More than 50 miles long and less than a mile wide in most places, windswept Santa Rosa Island gleams with white sand next to the azure waters of the Gulf of Mexico in northwest Florida. Not to be confused with the community of Santa Rosa Beach to the east, Santa Rosa Island is part of the extensive Gulf Islands National Seashore that runs in sections from Mississippi to the Florida Panhandle. The island also contains the beach resort towns of Pensacola Beach, Navarre Beach and Fort Walton Beach between its long swaths of pristine, undeveloped coastline. Camping is limited on this mostly protected island, with some notable spots close by.
Fort Pickens Campground
At the western tip of Santa Rosa Island, you can camp and get a good dose of history along with the salt air at Fort Pickens. Completed in the 1830s, Fort Pickens saw action during the Civil War and was operational up until World War II. Today, it's managed by the National Park Service as a unit of the Gulf Islands National Seashore. Fort Pickens Campground has primitive and water/electric campsites within walking distance to the beach and the fort. Make reservations through Recreation.gov or by calling 877-444-6777. Check current road conditions before heading out because the road to Fort Pickens is prone to close after hurricanes or other significant weather events as a result of flooding and wash outs.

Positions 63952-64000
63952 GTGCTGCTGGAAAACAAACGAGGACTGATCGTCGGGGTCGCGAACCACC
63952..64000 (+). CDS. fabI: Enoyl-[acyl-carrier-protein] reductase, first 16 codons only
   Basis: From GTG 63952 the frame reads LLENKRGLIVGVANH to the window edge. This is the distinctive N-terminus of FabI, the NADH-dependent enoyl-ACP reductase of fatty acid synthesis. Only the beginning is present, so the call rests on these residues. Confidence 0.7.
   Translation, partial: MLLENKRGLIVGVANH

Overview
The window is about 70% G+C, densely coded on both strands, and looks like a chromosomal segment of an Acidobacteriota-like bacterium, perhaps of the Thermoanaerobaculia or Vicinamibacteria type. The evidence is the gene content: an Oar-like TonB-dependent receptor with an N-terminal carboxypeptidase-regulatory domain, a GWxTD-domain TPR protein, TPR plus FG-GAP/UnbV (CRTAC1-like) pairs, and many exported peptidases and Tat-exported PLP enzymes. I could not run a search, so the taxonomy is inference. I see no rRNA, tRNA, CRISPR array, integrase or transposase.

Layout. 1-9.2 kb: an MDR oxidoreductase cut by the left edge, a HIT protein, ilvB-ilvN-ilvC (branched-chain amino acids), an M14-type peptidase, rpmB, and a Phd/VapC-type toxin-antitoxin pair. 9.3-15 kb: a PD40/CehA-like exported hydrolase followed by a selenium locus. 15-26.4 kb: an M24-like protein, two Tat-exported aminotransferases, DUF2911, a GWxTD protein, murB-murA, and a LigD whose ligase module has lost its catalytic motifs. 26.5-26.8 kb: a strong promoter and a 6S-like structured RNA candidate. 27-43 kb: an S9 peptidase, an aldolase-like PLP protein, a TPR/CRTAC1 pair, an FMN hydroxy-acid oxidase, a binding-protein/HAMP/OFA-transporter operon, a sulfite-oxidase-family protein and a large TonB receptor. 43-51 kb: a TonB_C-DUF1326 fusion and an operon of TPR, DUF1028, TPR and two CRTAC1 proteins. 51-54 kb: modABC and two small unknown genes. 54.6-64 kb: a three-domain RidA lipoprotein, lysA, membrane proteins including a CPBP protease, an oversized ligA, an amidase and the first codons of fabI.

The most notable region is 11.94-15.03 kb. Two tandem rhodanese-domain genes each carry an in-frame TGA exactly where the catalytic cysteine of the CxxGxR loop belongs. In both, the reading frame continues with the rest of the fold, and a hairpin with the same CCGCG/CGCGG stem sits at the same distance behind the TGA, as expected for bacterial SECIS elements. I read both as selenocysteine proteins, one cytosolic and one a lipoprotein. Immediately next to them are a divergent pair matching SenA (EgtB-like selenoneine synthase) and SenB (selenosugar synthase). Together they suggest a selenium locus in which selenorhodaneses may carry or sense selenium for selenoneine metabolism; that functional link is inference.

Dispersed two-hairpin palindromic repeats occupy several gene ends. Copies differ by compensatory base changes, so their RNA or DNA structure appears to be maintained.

The two privately operated campgrounds on Santa Rosa Island, at the time of publication in June 2013, are RV resorts that don't allow tent camping -- Pensacola Beach RV Resort and Destin West RV Resort. Many more campgrounds are available across the Navarre Beach Bridge on the mainland along Navarre Beach Parkway. Navarre Beach Campground on Santa Rosa Sound has specific tent sites, along with a pier jutting out into the sound that provides a nice view of the island. Like most privately run campgrounds along this stretch of the coast, you'll encounter more RVers than tent campers at Navarre Beach Campground.
You may be tempted to make your own campsite in the dunes or on the miles of undeveloped beach on Santa Rosa Island, but no specified areas exist for this type of camping. The units of Gulf Islands National Seashore outside of Fort Pickens are day-use only. Santa Rosa Day-Use Area (aka Opal Beach) is in the the middle of the island, between Pensacola Beach and Navarre Beach, and Okaloosa Day-Use Area is at the eastern end near Fort Walton Beach. Both give you plenty of opportunity for uncrowded daytime recreation at the shore. It's important to note that the eastern end of Santa Rosa Island is also locally known as Okaloosa Island because it's in Okaloosa County, but it's all still one island.
If you want to pitch your tent directly on the beach, head to the eastern tip of Perdido Key, just west of Santa Rosa Island. The two islands form the mouth of Pensacola Bay. Perdido Key is a lot like Santa Rosa Island in that it includes protected sections of the Gulf Islands National Seashore along with developed beach resort areas. You're allowed to make a campsite directly on the beach at the eastern end of Perdido Key. And you'll feel like you have the beach to yourself here since this part of the island is only reachable by making a very long walk over sand, or by boat.
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